Sometimes, we live with puzzle pieces
and no box top to see the big picture.
She stood by the side of the road crying.
A stranger stopped to offer comfort.
Her jaw radiated pain; her body shuddered. There was no relief.
It had been an awful wisdom tooth extraction. She now had a dry socket. A week later another oral surgeon had to “go in” again to cut her gum line, looking for bone fragments. During the surgery he “tapped on her jawbone” to assess whether or not it contained an infection. The pain Chelsea felt was left over from the doctor’s bone “tapping.” She took Vicodin: two at a time. The pain was unrelenting. The hygienist told my daughter that pain after surgery can flash back three, four, or five days after the event.
How about three, four, or five years? What of three, four, or five decades?
* The Moore, Oklahoma landscape was chiseled clean by an F5 twister.
* A Korean War veteran’s remains are laid to rest sixty years later.
* Roadside memorials of loved ones killed on the highway, maintained for all to see.
* Pictures on the mantle of parents, spouses, children, or siblings record loss.
* Economic downturns and duplicitous bosses make unemployment a disheartening reality.
* Some suffer the unremitting pain of depression, schizophrenia, head-trauma, or PTSD .
Raw, mangled, ravaged, empty, stripped bear, searing loss: pick a metaphor. Folks suffer when something or someone is taken away whether possessions, stability, sanity, or in some cases, lives.
Johnny Cash made famous this rendition of the song “Hurt.” In part, the lyrics read
Everyone I know,
Goes away in the end.
And you could have it all,
My empire of dirt . . .
No one of us can ever fully understand what another feels.
A quadriplegic, Joni Eareckson Tada, once revealed in her book A Step Further that everything from a hangnail to loss of mobility was “suffering” depending on the person. My sense of loss can never measure that of another. I could not, nor would I, think that I could understand my neighbor’s pain. So what is left for us to do?
Five things not to do in times of calamity:
1. Don’t compare: when someone tells you of their pain, do not bring up yours
2. Don’t complain: do not suggest to someone who has just lost everything that you lost anything
3. Don’t answer: folks want to vent and rage; your reply should be silence
4. Don’t leave: nothing replaces physical presence
5. Don’t critique: people cry, scream, swear, drink, smoke; be sensitive, ditch your sensitivities
Five proper responses in times of calamity:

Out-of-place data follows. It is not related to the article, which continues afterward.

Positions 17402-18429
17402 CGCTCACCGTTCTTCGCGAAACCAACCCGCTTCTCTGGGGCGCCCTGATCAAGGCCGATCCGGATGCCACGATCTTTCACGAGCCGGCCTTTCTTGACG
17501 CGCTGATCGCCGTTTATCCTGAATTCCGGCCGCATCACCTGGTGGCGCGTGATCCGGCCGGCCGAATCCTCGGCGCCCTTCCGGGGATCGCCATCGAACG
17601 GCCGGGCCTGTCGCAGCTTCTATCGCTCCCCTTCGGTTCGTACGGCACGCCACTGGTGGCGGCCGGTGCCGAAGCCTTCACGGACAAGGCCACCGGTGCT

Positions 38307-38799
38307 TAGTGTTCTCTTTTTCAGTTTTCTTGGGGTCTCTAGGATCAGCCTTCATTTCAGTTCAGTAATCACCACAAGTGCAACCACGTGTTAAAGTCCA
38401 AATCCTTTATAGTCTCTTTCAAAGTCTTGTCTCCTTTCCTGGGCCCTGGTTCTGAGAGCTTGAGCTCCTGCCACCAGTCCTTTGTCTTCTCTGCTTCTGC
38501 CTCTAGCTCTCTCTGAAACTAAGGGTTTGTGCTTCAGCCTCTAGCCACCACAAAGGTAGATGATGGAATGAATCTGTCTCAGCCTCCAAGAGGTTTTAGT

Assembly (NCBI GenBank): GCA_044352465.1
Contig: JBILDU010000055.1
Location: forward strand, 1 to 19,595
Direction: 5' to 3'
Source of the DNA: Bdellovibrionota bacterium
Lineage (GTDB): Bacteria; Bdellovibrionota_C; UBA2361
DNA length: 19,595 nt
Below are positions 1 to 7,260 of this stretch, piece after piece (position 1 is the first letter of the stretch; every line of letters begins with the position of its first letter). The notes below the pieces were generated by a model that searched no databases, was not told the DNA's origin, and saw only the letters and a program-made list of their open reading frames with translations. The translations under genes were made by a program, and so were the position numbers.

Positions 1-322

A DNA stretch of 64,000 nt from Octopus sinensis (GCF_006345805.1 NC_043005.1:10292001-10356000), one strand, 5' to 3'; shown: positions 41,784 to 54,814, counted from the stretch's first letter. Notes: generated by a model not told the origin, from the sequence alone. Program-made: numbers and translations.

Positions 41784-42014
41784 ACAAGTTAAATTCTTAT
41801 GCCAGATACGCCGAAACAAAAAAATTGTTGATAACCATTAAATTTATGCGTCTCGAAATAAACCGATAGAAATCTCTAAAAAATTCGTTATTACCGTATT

1. Shut up: Keep your pious platitudes to yourself
2. Show up: Be with people who are hurting today, next week, next month, next year.
3. Pay up: Take out your wallet and pay the tab, don’t think about it, just do it
4. Stay up: Friend in pain can’t sleep, neither should you, darkness in the dark is double hard
5. Keep up: Lose your schedule, routine, and expectations; your friends in crisis just lost theirs
But what of the future? How do we make sense of pain?
Pitirim Sorokin, founder of Harvard’s sociology department looked for an answer. He sought to explain how catastrophes of various kinds—wars, famines, pestilence—started other social forces. After exhaustive research, Sorokin’s conclusion was that religious revivals often begin in crisis.  His 1942 book Man and Society in Calamity made this claim:
The principal steps in the progress of mankind toward a spiritual religion and a noble code of ethics have been taken primarily under the impact of great catastrophes. 
Great catastrophes can bring great change. The past principle does not make us feel any better, nor should it be used to consul. But history may alter our view of the future. The history of Jesus’ suffering–the greatest “catastrophe” in human history–gives us the greatest change:
Since then we have a great high priest who has passed through the heavens, Jesus, the Son of God, let us hold fast our confession. For we do not have a high priest who is unable to sympathize with our weaknesses, but one who in every respect has been tempted as we are, yet without sin. Let us then with confidence draw near to the throne of grace, that we may receive mercy and find grace to help in time of need (Hebrews 4:14-18)
Jesus’ suffering shows God’s ultimate care for human hurt. Chelsea, the citizens of Moore, OK, American veterans, the jobless, everyone who hurts, remembers the pain. We should remember that folks who have suffered calamity remember. We should remember so that we never forget.
Every day is Memorial Day.
Mark Eckel personally seeks truth wherever it’s found.
 PTSD stands for “post traumatic stress disorder.”
 Mary Eberstadt, “Faith and Family,” National Review, 20 May 2013, p. 35.
 p. 226.